Early boost, lasting benefits: How Sure Start helped children thrive

17th April 2024

Imagine having a bunch of evidence-based programmes and practical resources, all in one place, to improve the lives of parents while ensuring that the lives of the most deprived little ones under five got off to the best possible start? That’s what the Sure Start programme was all about, but while it sounds great on paper, did it deliver on all the glittering promises it made?

Well actually… yes, yes it did.

Sure Start was introduced in 1998 as a way to give families in England a helping hand through centres that served as powerful ‘one-stop shops’. These centres bonded a range of powerful interventions together, like health check-ups, parenting advice, childcare options, and even help for those job hunting.

The whole idea was to give young children the best possible start in life by supporting the families who love them. And of course, that’s everything we could want for our communities, in the North East and beyond.

Earlier this month (April 2024), the Institute for Fiscal Studies released a report that highlights the incredible impacts that Sure Start had on educational outcomes.

As we move closer to a general election, let’s explore these key findings and discover if there’s really any scope to push for a Sure Start revival.

Key findings from the report

Sure Start centres were responsible for giving little ones an excellent head start in life , which some parents, pupils, and school staff alike can only dream of in 2024.

Studies show children (between the ages of 0 and five) who had a Sure Start centre nearby performed 0.8 grades better on their GCSEs aged 16. There isn’t a single soul that can find a negative in that stat!

Plus, even more commendably, these benefits weren’t just exclusive to those who actually went to the centre, either. Studies show that even if families didn’t use it directly, having one nearby made a positive difference to the community.

The research also found some interesting patterns around SEN. The Sure Start programme might have indeed meant more children were identified as needing extra help at age five, but by age 16, the number of those that needed support actually decreased!

This suggests Sure Start helped identify challenges early on, so those pupils in need could get the right support and do even better in school later on down the line. This is exactly what the current SEN landscape is in dire need of. And Schools North East has highlighted this numerous times.

Overall, the studies – and glowing feedback from parents – show that Sure Start was a great investment, and something we should absolutely look to learn from when designing support for the early years in the future.

By giving young children (and their families) a boost early on, it helped them succeed in school and in life. Isn’t that everything we’ve been crying out for over the last decade?

What the numbers say

Sure Start was a powerful means for survival for many communities and families, but naturally, it did help children from tougher backgrounds even more.

For example, those who grew up needing free school meals saw an amazing six times the improvement on their GCSEs compared to those who didn’t.

Now, Sure Start certainly did cost a pretty penny – about £2.5 billion in today’s prices, to be specific. But here’s the most critical piece of information: That money was successful in positively impacting thousands of lives!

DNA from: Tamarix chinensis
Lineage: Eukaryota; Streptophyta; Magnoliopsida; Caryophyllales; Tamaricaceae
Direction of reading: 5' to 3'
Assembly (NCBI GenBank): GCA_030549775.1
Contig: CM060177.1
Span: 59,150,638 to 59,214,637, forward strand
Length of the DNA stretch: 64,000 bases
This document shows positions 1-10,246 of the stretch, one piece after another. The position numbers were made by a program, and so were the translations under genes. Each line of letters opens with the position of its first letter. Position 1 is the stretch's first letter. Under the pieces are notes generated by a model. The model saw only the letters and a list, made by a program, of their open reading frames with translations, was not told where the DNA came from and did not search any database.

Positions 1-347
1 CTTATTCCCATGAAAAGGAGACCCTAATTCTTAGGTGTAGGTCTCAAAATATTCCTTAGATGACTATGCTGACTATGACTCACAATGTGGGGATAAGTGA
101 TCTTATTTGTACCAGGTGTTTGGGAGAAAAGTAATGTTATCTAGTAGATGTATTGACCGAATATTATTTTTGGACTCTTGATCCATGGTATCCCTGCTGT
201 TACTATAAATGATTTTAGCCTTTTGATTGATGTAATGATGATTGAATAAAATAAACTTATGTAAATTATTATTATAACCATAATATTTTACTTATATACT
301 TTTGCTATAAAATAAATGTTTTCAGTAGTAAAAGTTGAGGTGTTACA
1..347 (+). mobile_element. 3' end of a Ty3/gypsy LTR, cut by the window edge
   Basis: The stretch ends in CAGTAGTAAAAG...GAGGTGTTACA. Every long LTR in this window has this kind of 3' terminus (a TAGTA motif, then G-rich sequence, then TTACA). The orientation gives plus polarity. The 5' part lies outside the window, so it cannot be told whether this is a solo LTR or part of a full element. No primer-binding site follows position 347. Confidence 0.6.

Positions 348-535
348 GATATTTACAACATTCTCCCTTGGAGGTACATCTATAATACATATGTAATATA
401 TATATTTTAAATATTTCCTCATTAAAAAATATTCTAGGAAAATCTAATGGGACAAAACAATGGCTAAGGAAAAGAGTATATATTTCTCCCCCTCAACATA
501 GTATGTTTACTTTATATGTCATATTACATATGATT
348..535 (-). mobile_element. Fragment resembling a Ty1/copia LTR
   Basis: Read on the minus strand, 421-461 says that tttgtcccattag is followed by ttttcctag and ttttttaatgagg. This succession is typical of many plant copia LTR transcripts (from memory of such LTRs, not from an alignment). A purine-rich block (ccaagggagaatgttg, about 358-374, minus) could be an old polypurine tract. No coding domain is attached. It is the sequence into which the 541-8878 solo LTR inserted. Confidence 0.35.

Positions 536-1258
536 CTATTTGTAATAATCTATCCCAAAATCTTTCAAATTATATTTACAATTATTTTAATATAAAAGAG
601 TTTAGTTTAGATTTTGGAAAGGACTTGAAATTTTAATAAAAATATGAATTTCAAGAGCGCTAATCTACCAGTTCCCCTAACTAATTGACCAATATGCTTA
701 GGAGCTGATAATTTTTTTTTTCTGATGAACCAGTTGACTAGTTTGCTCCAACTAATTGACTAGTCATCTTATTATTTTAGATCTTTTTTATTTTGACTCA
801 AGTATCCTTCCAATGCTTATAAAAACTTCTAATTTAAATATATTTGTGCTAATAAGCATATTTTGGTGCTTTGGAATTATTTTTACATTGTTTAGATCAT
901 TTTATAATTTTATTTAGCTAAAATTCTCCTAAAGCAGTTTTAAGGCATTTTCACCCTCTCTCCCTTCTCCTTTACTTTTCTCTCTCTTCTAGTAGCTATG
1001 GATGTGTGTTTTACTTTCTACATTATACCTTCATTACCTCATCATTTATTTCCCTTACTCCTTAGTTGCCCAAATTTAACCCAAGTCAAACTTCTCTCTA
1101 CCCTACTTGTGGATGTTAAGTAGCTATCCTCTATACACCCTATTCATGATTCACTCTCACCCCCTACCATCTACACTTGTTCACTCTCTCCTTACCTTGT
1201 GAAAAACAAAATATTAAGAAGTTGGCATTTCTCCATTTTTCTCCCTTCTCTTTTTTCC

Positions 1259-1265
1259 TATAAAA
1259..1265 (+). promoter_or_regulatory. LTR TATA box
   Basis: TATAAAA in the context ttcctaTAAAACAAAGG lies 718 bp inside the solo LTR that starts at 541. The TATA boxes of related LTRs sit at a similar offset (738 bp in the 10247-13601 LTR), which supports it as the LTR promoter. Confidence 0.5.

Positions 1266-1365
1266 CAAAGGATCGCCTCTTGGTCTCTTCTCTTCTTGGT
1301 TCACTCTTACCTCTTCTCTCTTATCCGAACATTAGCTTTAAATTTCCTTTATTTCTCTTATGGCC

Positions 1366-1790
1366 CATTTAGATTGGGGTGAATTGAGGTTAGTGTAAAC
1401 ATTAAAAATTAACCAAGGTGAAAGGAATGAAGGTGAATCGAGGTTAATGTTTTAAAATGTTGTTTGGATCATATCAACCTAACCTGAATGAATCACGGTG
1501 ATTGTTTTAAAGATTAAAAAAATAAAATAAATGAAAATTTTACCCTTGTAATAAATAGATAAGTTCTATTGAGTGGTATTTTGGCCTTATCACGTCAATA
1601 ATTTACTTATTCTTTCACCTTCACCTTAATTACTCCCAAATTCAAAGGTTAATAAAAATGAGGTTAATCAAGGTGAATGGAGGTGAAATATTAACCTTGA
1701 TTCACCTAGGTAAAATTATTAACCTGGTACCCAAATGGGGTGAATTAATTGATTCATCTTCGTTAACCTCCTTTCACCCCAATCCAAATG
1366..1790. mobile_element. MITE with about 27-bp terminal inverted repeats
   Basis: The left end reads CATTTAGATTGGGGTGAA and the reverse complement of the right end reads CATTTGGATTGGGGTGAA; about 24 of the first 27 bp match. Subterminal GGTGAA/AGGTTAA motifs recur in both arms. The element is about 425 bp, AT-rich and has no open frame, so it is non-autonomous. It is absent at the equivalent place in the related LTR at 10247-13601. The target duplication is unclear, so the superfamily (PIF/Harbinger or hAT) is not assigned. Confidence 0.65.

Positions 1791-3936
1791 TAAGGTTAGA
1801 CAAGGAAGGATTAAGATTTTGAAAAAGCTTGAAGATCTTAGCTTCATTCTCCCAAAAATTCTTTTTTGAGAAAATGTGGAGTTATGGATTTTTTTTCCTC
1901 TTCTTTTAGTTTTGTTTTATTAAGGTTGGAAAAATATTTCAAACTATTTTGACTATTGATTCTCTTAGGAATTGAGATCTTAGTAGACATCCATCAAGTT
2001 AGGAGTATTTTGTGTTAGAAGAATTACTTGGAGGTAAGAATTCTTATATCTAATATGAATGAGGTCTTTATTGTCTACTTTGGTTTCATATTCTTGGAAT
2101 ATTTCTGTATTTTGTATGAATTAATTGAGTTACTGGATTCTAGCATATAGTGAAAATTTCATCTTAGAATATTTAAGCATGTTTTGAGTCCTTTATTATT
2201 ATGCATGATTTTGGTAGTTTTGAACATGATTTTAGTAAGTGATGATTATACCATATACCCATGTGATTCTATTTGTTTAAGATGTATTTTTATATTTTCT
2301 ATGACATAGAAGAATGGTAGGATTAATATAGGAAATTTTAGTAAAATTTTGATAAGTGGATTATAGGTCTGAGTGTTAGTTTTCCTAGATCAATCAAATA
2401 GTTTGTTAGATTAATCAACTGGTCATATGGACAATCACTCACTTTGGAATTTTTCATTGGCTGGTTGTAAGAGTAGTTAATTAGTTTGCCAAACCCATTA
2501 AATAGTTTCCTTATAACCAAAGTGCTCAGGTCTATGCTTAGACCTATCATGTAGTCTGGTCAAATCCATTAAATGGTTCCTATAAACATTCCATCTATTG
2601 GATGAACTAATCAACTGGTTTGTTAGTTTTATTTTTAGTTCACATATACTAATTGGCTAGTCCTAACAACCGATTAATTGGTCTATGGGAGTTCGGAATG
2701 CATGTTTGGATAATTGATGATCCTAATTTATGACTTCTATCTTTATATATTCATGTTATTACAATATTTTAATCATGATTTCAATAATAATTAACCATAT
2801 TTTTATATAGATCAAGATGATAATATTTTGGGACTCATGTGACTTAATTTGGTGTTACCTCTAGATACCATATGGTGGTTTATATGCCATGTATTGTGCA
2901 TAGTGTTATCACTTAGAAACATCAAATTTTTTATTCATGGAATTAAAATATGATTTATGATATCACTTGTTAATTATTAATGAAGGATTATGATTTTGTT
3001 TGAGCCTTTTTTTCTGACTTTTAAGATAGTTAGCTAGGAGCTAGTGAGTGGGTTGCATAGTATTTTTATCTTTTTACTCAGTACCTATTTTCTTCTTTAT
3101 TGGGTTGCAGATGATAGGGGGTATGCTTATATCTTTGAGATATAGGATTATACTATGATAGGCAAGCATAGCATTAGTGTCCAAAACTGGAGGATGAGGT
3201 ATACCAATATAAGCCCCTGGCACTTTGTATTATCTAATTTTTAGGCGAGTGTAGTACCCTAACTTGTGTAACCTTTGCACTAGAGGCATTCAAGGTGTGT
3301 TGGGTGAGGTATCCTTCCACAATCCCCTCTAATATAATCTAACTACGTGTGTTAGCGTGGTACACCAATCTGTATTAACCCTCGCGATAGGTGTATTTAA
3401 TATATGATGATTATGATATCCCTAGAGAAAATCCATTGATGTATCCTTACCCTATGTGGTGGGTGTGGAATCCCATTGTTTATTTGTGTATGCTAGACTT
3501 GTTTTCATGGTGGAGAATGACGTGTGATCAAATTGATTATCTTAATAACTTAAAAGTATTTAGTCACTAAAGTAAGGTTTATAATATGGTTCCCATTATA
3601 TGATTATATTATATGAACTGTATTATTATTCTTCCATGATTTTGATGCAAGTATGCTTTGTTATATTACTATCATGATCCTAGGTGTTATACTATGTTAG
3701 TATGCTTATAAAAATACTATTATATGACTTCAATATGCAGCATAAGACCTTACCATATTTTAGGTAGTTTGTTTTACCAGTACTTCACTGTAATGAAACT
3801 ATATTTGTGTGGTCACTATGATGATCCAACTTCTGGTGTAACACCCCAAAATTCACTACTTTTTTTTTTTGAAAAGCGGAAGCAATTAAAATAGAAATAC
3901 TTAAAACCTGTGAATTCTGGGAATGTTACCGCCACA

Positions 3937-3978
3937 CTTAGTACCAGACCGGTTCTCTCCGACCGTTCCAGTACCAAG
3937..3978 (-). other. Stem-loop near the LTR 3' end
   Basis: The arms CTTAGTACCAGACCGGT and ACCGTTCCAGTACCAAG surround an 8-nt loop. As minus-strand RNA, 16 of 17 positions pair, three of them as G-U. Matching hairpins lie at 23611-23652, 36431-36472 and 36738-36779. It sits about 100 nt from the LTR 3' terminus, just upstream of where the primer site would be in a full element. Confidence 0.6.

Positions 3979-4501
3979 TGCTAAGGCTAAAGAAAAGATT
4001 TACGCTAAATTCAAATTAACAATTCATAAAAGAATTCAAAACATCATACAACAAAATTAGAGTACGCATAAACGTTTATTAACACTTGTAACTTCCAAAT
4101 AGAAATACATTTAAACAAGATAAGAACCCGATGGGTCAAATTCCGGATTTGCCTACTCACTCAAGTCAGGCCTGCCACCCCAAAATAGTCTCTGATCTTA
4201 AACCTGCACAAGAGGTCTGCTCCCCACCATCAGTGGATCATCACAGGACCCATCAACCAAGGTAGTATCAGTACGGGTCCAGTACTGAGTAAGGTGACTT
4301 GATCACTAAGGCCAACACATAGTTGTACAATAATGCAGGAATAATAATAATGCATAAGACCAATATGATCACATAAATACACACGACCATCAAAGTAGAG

Additionally, significant cost savings were made in long-term SEND changes, reduced child hospital admissions, and improved GCSE resuts. In fact, studies show that for every £1 the government put into Sure Start, produced almost £1.10 back in benefits.

So, what happened?

1,300 centres have closed down since 2010, meaning thousands of families no longer have access to this crucial support.

At their peak, there were around 3,600 centres
In some areas, cutbacks have meant as many as 85 percent of centres have closed
This is a devastating change, especially in places like Staffordshire (where 46 out of 54 centres closed) and Oxfordshire (which lost 37 out of 45 centres).
We need to see a similar initiative introduced imminently

Chris Zarraga, Director of Schools North East, said: “We would be delighted at the prospect of a new initiative that supports the youngest children, building on the successes of Sure Start.

“As stated in the Schools North East manifesto, we need an education policy that offers greater support for Early Years. Policy makers must take into account that evidence-based interventions, co-created with schools, are most effective.”

Most recently, former members of the Labour government called on Kier Starmer to put a new Sure Start-style programme “at the heart” of the next Labour manifesto. And hey, if you ask us, that sounds like a great idea.

The long-term tracking of the impact of this project means we’re able to say, in no uncertain terms, that Sure Start is the foundation of a programme that works and therefore is totally worth fighting for.

We’re not saying that it’s the perfect model and requires no tinkering. Of course not. For example, research shows that the initiative didn’t work as well in rural areas; if we do relaunch a similar concept, we must ensure it’s inclusive of all geographical locations.

But a relaunch of some kind is certainly what we do wish for.

Maybe it’ll have a different name, or perhaps a different system. And that’s fine. All we care about is receiving a similar initiative that works to combat child poverty and give every single young person (and their family) the best start in life.

It’s the only way we’ll continue to improve and strengthen our region long-term.